Species: White oak
Scientific name: Quercus alba
Nicknames: Stave oak
Claim to fame: White oak trees, which are common throughout Missouri, are important in both the industrial and natural worlds. The white oak’s value as a material source for flooring, furniture, cabinets and barrel staves is one of the reasons Missouri’s forest product industry contributes $8 billion to the state’s economy each year. White oaks are also valuable habitat component in Missouri. The abundance of acorns they produce is a primary source of food in fall and winter for many wildlife species. The white oak is the state tree of Connecticut, Illinois, and Maryland.
Species status: White oak trees are common throughout most of Missouri.
First discovered: The first scientific description of the white oak was written by the famed naturalist Carl Linnaeus.
Family matters: The white oak belongs to the tree family Fagaceae, a group of species commonly known as the beech family.
Height: up to 120 feet
Flowers: White oaks (as is the case with all North American oak species) flower in early spring as new leaves are expanding. Male and female flowers appear on the same tree. Male flowers appear in cylindrical drooping clusters called catkins. Female flowers are small and few in number, emerging from the axils of leaves. Female flowers are wind-pollinated by the pollen produced from the male flowers. (This is the yellowish dust-like substance that coats parked automobiles and gives misery to a number of allergy sufferers each spring.).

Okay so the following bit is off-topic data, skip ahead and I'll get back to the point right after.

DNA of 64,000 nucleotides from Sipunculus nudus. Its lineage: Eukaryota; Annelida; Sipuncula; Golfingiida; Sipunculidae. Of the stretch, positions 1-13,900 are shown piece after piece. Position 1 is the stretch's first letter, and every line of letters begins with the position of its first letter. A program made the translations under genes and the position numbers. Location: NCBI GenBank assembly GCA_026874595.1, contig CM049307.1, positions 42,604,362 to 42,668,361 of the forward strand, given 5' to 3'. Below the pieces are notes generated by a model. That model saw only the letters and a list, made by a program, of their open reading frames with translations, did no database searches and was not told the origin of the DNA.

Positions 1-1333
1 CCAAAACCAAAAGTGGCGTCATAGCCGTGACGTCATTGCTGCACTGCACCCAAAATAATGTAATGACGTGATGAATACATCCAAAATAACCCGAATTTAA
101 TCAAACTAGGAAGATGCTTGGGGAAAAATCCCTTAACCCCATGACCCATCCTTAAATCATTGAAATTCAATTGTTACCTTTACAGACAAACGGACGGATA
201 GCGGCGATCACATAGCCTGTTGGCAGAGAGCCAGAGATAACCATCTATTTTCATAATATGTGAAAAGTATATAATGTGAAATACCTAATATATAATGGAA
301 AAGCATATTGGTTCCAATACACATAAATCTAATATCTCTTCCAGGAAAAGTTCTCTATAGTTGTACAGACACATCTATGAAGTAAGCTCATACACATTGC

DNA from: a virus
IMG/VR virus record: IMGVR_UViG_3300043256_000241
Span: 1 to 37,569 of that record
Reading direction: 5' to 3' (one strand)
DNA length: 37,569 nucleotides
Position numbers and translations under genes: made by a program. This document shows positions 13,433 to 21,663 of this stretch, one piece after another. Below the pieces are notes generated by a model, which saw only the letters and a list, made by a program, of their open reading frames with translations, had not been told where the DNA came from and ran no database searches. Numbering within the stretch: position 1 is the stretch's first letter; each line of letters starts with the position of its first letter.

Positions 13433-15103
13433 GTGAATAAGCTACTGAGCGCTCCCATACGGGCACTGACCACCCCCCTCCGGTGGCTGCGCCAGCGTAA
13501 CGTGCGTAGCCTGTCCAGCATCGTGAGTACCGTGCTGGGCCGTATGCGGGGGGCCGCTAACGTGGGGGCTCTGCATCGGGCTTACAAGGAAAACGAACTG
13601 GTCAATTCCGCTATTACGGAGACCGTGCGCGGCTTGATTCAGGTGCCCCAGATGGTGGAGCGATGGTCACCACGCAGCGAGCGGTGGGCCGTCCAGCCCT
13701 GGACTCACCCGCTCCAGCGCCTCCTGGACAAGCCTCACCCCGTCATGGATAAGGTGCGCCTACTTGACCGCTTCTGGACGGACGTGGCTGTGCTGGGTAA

Seeds/fruits: The acorns of the white oak can be up to an inch long. As mentioned above, these acorns are a main source of food for several wildlife species. When acorn production is poor, numbers of acorn-dependent animals often decrease in that area, too. Several Native American tribes made a type of flour from acorns.
Distinguishing characteristics: White oaks have leaves that alternate on the branches. Leaves are 5 inches-9 inches long; 2 inches-4 inches wide. Leaves have 6-10 lobes with rounded tips.  The white oak gets its name from its pale gray bark.
Annual/biennial/perennial: Like all trees, white oaks are perennials.
Habitat: White oaks can be found in a number of locations, but in natural settings, they seem to have a preference for northeast-facing slopes and ridges as well as ravine bottoms and the low ground of valley areas.
Life cycle: After flowering and pollination occurs in the spring, oak trees begin to grow small, scale-covered acorns – which are called “nubbins” in their early stage. These acorns develop during the course of the summer and drop in the fall. Although oak trees produce hundreds of thousands of acorns over the course of their lives, their success rate is actually extremely small. Studies have shown that, in the average natural setting (one that doesn’t have human interference), one out of every 10,000 acorns an oak tree produces grows into a tree.